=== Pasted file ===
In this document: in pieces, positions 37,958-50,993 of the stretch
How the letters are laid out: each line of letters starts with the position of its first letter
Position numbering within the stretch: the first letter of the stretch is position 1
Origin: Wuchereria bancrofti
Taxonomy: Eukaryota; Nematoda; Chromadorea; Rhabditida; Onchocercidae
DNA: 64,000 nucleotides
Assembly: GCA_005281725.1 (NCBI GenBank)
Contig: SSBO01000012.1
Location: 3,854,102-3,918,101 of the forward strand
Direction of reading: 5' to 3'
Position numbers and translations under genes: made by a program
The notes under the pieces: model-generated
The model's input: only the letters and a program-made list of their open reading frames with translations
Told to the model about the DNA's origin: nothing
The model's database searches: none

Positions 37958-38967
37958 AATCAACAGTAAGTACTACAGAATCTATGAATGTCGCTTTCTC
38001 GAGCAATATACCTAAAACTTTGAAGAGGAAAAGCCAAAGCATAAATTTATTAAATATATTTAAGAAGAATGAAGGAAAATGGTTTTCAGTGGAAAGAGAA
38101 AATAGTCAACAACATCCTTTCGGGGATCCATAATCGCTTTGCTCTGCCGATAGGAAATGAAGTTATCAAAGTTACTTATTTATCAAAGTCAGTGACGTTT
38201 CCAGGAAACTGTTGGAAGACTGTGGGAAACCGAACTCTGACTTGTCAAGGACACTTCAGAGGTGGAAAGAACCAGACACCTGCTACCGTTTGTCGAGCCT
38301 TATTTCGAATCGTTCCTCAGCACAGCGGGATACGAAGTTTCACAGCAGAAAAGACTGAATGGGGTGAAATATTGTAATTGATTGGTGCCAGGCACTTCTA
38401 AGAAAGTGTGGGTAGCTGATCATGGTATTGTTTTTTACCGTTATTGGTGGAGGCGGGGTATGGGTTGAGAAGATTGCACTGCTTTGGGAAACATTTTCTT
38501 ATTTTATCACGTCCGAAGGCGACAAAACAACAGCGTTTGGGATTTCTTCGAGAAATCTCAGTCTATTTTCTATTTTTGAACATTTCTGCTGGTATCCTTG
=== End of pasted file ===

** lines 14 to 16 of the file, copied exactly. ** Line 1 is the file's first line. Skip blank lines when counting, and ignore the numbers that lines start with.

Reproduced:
Told to the model about the DNA's origin: nothing
The model's database searches: none

Positions 37958-38967